The project is funded by Danish Council for Independent Research |Natural Sciences
The Laacher See volcanic eruption (13,000 years before present), Deep Environmental History and Europe’s geo-cultural heritage
This project is funded by the Independent Research Council Denmark’s Sapere Aude Starting Grant instrument and represents phase two of LAPADIS – the Laboratory for Past Disaster Science. In the project, we conduct ground-breaking research centred on a cataclysmic environmental event that punctuated an early period on Nordic prehistory – the Laacher See volcanic eruption that occurred c. 13,000 years ago in present-day Germany, and its impact on communities in Europe and especially in southern Scandinavia – and on this basis to develop novel outreach engagements that make Europe’s geo-cultural heritage work for environmental literacy.
By exploring in parallel and unprecedented detail the cultural and geological dynamics of the Laacher See eruption and its suggested consequences, this project will lead to: (1) a significantly improved understanding of this last major continental European eruption, and (2) allow us to test the dual hypothesis of its regionally varying human impact in Central Europe and southern Scandinavia respectively. This project will furthermore (3) provide a robust historically informed evidence-base for an engagement of deep-time Environmental Humanities with the profound ethical predicaments of present and future climate change and climate catastrophe.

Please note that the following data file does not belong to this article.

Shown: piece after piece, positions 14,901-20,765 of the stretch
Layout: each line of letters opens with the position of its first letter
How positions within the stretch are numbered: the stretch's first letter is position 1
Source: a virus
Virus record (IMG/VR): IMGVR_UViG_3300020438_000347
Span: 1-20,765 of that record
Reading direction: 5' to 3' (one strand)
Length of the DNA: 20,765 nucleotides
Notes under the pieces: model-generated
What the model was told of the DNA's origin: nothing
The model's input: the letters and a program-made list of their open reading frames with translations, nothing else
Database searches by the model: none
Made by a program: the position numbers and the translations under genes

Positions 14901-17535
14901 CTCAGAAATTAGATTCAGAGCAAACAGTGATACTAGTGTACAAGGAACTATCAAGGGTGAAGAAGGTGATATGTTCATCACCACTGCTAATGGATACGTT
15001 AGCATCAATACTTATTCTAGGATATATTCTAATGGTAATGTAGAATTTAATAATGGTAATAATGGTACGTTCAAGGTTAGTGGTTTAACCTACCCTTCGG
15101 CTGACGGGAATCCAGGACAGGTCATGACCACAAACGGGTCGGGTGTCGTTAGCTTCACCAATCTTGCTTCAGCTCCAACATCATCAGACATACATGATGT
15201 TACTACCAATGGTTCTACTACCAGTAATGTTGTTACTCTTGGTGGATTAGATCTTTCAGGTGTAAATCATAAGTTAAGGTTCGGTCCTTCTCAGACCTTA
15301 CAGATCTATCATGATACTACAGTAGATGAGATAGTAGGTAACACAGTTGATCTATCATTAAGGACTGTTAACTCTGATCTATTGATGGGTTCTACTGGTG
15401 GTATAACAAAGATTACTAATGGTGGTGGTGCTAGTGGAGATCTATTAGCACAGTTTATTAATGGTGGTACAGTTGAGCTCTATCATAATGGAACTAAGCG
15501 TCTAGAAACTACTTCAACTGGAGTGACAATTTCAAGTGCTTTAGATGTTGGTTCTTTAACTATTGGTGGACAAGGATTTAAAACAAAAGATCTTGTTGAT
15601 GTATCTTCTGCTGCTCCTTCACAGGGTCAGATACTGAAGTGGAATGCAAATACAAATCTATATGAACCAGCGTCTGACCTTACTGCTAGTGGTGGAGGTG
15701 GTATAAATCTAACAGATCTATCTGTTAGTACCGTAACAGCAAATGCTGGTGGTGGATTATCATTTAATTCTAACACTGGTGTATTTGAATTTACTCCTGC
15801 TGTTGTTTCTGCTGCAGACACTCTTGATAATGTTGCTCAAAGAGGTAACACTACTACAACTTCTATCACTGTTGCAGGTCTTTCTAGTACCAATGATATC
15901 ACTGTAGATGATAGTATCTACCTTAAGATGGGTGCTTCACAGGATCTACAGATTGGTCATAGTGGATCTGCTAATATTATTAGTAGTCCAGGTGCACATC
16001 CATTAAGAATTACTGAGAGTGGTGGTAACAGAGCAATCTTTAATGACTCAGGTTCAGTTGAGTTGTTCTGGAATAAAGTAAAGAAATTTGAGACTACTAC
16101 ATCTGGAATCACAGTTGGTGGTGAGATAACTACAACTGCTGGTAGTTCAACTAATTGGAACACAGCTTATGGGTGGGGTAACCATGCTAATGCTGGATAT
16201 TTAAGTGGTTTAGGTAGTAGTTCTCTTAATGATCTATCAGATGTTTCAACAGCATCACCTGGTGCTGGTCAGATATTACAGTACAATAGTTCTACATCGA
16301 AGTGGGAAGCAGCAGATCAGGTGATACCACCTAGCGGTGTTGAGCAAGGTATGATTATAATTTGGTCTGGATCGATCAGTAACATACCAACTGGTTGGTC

During the last year, we have been focussing on wrapping up various laboratory analyses on an important integrative symposium, and on lining up materials for the exhibition scheduled for the final phase of the project in 2020. During October 2018, an international group of scientists concerned with past disasters – and their relevance in society today – were assembled at Aarhus University. Over two and half days of fruitful and intense discussion, we put together a remarkable array of case studies and perspectives on how interdisciplinary archaeological research can contribute to the understanding not only of past culture change but also to the contemporary quandaries of resilience and vulnerability. The results of this workshop will result in a landmark-edited volume to be published in Berhahn’s series Catastrophes in Context.
One of the aims of this project is to explore also how public institutions such as museums can contribute to increased climate change literacy, including literacy about extreme events. To this end, the project’s final deliverable is a special exhibition scheduled to take place at Moesgård Museum in the last quarter of 2020. The idea with this exhibition is to use past disasters and what we know about these geologically and in terms of societal impacts as forecast scenarios for future impacts. This builds on the idea of so-called Realistic Disaster Scenarios but extends these with knowledge gained from case studies provided by archaeology and history. The rationale is that the archaeological record serves as a database of completed natural experiments of history that can inform surge capacity tests and scenarios of future societal trajectories (Fig. 1). For the planned exhibition, we use this idea to mirror potential future impacts of re-activated volcanism at the Laacher See volcano in the many results produced by the project. For instance, we will bring together map data on volcanic ashfall as recorded in our geological and archaeological archives with similar data on contemporary population densities and critical infrastructures in Europe to create powerful hazard maps. This project contributes to theme  Interdisciplinary Innovation of BIOCHANGE.
Further reading: projects.au.dk/lapadis/